I believe we all have a sense of belief because it’s an evolutionary advantage. Believe your elders when they say evil spirits lurk in the bushes at night. Those who don’t believe get eaten by cougars and don’t pass genes for scepticism on. Ancestral man who didn’t blindly believe got eaten, and his foolish lack of belief got eaten with him. It is also an evolutionary trait that our tendency to blind belief lessens as we grow older, as gullible people have discovered through the ages. Evolutionary development is why I believed in Father Christmas, juju, and witches when I was a child. It is also why I know them to be nonsense as an adult. Of course some people have belief so hard-wired in their brains they won’t believe in evolution; frankly those guys scare me, since evolution has nothing at all to do with religion, all it means is that God has a smarter way of making living things than baking creatures out of clay.

Oyinbo people taught Africans to believe what they believed: that a dead man, who was the son of a virgin, got up and was walking around three days later. Not one missionary had actually seen this; it was a passed-on inheritance of belief. In fact every part of the story of Christ is part of the myth of at least one other important person who pre-dates him – Buddha, Krishna, Odysseus, Romulus, Dionysus etc. Like converting the Romans, Africans were an easy sell. Africans, like everybody else, already had belief in divinity and the supernatural; and simply transferred the belief to this new guy. If anything, this guy was even better than the previous heroes. Like Romulus and Dionysus (750 and 1500 BC respectively) before him, Christ was the son of a virgin. He could walk on water, conjure up enough bread and fish in a desert to feed forty thousand people, fly… Okay, I made the last one up, but you get the point. How dare anybody say they believe Christian theology while suggesting that those who believe the living dead are walking among us sucking our blood are wrong? Nobody will do that, except a fool like me, who says it is all the result of a genetic trait gone haywire in a world in which it is no longer needed.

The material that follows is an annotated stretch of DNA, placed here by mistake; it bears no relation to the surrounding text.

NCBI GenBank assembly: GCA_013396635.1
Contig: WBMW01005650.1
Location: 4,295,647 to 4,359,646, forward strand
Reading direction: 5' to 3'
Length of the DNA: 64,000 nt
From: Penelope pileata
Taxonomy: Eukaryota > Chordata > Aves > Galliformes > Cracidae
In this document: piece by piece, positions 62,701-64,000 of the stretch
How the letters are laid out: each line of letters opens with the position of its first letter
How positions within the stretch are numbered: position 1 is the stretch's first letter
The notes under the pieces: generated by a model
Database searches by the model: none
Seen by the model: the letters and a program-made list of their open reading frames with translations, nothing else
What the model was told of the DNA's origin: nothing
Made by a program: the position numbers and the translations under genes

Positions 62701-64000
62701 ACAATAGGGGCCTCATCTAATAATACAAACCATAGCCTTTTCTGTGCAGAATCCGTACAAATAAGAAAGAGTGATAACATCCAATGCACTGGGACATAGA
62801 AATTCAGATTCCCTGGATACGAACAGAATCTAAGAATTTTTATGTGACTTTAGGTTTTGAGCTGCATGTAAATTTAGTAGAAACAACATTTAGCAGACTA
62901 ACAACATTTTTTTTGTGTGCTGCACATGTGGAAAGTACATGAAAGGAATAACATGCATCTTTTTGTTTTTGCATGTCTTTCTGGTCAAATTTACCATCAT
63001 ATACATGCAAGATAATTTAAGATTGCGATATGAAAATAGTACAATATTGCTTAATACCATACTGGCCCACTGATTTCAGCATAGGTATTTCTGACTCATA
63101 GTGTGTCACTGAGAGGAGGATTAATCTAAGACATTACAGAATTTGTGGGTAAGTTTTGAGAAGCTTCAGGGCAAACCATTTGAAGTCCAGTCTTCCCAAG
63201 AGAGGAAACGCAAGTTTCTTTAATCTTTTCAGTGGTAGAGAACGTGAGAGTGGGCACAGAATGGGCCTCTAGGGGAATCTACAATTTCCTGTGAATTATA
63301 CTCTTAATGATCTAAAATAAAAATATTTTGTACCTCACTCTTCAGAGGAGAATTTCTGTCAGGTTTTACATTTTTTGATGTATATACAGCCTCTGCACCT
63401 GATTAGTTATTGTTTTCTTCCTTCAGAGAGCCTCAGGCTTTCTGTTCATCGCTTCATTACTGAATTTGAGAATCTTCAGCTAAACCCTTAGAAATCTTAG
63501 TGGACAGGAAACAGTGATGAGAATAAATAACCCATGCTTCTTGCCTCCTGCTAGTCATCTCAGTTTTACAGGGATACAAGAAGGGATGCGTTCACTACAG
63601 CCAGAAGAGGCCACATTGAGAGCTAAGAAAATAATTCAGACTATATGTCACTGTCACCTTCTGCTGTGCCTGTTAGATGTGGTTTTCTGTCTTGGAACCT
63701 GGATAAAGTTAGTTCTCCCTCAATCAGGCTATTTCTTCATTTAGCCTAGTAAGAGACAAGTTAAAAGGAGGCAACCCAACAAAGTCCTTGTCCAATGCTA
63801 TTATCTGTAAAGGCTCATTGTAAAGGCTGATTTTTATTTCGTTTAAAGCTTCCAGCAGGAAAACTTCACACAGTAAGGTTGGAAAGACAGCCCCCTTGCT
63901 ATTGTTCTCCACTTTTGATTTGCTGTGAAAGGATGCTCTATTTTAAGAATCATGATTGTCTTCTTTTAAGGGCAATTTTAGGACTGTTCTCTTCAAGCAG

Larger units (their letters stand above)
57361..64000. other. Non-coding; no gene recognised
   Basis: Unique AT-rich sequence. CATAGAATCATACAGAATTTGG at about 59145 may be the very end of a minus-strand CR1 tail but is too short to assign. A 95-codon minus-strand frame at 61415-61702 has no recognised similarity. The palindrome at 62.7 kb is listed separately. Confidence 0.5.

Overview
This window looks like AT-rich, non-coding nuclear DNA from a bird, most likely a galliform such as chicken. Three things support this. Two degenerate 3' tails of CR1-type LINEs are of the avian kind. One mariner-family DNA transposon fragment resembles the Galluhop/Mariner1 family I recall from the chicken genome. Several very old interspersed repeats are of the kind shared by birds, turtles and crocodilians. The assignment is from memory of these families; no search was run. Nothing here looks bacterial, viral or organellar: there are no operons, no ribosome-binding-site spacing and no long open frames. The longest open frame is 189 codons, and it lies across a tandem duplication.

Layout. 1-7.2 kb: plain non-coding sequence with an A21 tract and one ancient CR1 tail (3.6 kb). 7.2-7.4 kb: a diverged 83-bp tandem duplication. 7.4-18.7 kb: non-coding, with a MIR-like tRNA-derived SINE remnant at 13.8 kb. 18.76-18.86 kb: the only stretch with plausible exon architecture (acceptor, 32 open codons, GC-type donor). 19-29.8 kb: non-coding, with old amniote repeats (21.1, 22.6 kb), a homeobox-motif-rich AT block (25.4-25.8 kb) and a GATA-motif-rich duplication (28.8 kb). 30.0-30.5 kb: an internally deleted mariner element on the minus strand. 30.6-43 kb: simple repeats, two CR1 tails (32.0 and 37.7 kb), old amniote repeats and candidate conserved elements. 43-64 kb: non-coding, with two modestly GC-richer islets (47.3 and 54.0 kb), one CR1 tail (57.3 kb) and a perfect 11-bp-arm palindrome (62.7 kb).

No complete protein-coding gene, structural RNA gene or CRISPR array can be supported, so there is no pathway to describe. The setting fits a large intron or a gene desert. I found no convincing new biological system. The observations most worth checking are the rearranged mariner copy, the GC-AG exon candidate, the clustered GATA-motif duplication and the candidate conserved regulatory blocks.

Do you want to know how to stop suicide bombers? You can’t! Just because you don’t believe they’ll go bang and wake up in heaven, don’t doubt for one instant their belief. When you take people at the top end of the belief scale, no one person’s belief is any stronger than anybody else’s. It's why we go around being nasty to foreigners, torturing and killing like people were insects. Think of the most evil, nasty, murderous bunch of people in history, and ask yourself how they could be like that. You’ll find they believed very strongly in something moronic.

I’ll bet that ninety percent of the people involved in killing ‘vampires’ in Malawi go to church on Sundays, where they kneel and pray to Jesu Kristi. The people of Malawi are just like my fellow Nigerians in this regard. To them, us, Satan is a corporeal being hiding amongst us, whispering in the ear of friends, family, and colleagues, mating with women we know, sucking our blood and stealing our penises. Satan, witches, wizards, vampires, spirits… they’re all mixed up in one unholy mess of belief. How many people arrested for killing vampires in Malawi have ever even heard of Transylvania? I’d say it was probably the same number as know there are nine orders of angel, the highest of which, the Seraphs, have six wings and must therefore be thoroughly inhuman in appearance. It makes me think that if a Seraph ever turned up in Africa to announce the resurrection, the reaction of my people would be to throw stones at it until it was dead.